If your mother says she loves you, check it out.
It’s what college students are taught in their introductory journalism courses: Don’t accept ideas at face value, even if they sound correct. Take the time to verify.
But in a time in which newsroom employment continues to fall, the barriers to spreading ideas no longer exist, individuals are more politically polarized, and online communities allow us to cherry-pick which points of view we hear from, misinformation spreads like wildfire.
Not only are our information streams proliferated with biased, skewed, or incomplete abstracts of news, but as information-consumers we must now contend with a previously unfamiliar beast: fake news, or the anger- and amazement-provoking headlines that reinforce polarized opinions.
And as a whole, we’ve not responded well to fake news.
An analysis by BuzzFeed News determined that “In the final three months of the U.S. presidential campaign, the top-performing fake election news stories on Facebook generated more engagement than the top stories from major news outlets such as the New York Times, Washington Post, Huffington Post, NBC News, and others.”
It’s not so difficult to understand why. When we have preconceived notions of people or events, we gravitate toward believing ideas that confirm our biases. And who has the time to fact-check every headline, tweet, or post they come across? Even if a claim gets debunked, the false story has still spread, likely farther than the news of the discrediting will reach.
In reflection of the toll that misinformation took on the world in 2016, the Oxford Dictionaries named “post-truth” as the word of the year. In an interview with The New Yorker following the 2016 election, President Obama opined, “Everything is true and nothing is true… An explanation of climate change from a Nobel Prize-winning physicist looks exactly the same on your Facebook page as the denial of climate change by somebody on the Koch brothers’ payroll.”
And when adults contribute to the dissemination of misinformation, it’s not too surprising that middle school students have an abysmal ability to tell falsehoods from reality. A 2016 Stanford study found that more than 80 percent of middle school students, in fact, could not determine that a “sponsored article” was actually was actually an advertisement.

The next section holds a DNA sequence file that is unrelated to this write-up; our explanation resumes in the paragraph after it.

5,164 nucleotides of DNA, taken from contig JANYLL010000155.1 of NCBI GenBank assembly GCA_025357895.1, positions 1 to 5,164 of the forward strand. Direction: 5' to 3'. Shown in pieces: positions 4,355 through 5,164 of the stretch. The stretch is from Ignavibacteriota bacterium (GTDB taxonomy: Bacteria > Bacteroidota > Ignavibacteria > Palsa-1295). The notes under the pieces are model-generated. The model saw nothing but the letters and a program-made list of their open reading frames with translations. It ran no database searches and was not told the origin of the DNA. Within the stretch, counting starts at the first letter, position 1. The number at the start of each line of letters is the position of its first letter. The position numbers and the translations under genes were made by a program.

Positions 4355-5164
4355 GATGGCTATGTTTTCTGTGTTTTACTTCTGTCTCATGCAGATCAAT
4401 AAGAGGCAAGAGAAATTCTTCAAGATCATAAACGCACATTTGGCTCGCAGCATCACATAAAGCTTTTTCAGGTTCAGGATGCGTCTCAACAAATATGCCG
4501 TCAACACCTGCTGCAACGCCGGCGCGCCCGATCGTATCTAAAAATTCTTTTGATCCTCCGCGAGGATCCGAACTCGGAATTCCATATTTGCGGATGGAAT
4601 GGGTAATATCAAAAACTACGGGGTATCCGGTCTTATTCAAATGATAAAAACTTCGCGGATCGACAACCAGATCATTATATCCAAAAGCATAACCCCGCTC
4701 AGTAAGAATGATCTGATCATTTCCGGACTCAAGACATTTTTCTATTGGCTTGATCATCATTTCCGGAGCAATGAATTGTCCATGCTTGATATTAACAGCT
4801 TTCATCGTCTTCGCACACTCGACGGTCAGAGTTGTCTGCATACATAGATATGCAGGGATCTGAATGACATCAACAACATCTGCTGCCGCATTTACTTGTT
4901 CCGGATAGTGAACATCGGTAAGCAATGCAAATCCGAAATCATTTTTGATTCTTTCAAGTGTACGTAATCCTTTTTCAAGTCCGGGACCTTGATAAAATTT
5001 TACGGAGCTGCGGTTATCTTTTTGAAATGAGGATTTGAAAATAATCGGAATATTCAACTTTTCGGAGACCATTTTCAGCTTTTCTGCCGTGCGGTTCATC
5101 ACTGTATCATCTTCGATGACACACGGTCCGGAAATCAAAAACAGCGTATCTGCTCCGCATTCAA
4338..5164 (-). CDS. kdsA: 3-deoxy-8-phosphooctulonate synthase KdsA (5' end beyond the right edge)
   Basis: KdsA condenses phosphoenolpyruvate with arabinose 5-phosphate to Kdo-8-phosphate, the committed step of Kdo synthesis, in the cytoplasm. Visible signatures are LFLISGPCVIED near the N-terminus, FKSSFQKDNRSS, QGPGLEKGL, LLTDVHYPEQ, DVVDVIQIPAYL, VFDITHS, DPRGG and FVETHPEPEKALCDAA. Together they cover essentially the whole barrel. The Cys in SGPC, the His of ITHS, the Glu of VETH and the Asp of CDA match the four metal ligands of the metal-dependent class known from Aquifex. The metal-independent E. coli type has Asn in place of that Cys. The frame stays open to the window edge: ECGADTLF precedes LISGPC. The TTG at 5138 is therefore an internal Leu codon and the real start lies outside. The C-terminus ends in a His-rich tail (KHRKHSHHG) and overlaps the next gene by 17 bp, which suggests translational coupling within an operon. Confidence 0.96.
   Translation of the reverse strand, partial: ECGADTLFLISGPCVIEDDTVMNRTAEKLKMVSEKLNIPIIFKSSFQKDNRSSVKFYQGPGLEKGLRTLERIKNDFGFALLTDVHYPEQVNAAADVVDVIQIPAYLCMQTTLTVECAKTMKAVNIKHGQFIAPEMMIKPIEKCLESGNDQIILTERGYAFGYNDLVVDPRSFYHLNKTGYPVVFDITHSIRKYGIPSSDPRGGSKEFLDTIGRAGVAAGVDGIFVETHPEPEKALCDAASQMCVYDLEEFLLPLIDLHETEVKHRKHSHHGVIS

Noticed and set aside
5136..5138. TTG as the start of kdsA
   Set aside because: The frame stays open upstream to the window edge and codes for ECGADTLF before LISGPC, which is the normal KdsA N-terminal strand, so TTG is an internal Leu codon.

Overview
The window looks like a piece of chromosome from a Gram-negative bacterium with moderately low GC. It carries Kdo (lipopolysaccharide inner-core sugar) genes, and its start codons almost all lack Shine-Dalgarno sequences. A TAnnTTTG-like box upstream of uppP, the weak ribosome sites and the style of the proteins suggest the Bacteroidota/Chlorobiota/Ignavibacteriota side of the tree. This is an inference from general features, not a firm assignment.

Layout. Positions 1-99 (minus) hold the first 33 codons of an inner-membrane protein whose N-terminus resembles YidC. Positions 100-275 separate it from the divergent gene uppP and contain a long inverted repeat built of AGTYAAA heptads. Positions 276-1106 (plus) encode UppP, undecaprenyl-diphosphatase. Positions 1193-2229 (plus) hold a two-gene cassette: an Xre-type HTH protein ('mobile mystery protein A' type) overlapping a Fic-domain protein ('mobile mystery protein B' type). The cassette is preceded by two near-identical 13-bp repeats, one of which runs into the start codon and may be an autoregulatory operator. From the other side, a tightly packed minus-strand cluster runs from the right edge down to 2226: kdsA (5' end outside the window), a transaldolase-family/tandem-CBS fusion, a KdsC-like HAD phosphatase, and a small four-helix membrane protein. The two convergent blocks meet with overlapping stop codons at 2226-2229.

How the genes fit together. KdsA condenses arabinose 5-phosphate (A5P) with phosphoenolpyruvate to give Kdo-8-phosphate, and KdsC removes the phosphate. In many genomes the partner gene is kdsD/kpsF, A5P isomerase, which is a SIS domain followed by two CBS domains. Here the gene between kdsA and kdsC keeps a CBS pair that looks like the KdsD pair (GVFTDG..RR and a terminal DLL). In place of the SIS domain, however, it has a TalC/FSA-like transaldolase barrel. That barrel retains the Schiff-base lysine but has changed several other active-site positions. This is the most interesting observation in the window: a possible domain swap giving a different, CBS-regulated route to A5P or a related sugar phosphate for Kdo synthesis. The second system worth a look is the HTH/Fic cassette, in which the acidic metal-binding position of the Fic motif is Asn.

The potential negative effects of misinformation on democracy are clear: If citizens aren’t equipped with the ability to evaluate sources and critically think about the information those sources present, they won’t be able to engage civically with issues at hand.
So what can we do about this misinformation crisis?
At ThinkCERCA, we’re launching a bi-monthly series, #CERCAtheNews, to help classrooms think and engage critically with what students see online.
Whether it’s a new policy initiative, a campaign that’s gaining traction on social media, or even the predictions surrounding a championship game, twice a month we’ll break down the…
of a news story so that classrooms can easily decode, deconstruct, and analyze what they read. Through a consistent and structured approach to consuming information, students will gain the skills necessary for becoming responsible and critically thinking citizens.
We launched a similar series during the election, #CERCAtheVote, to help classrooms talk about campaign claims through the lens of critical reasoning. Based on the positive reception and avid use, it’s clear to us that #CERCAtheNews is a series that can help teachers find a way to talk about the fascinating, the contested, and the ubiquitous discourse surrounding information today.
More than ever, it’s evident that we need to equip our students with the skills to become critical thinkers. We hope #CERCAtheNews can be a resource to help classrooms talk about the difficult issues.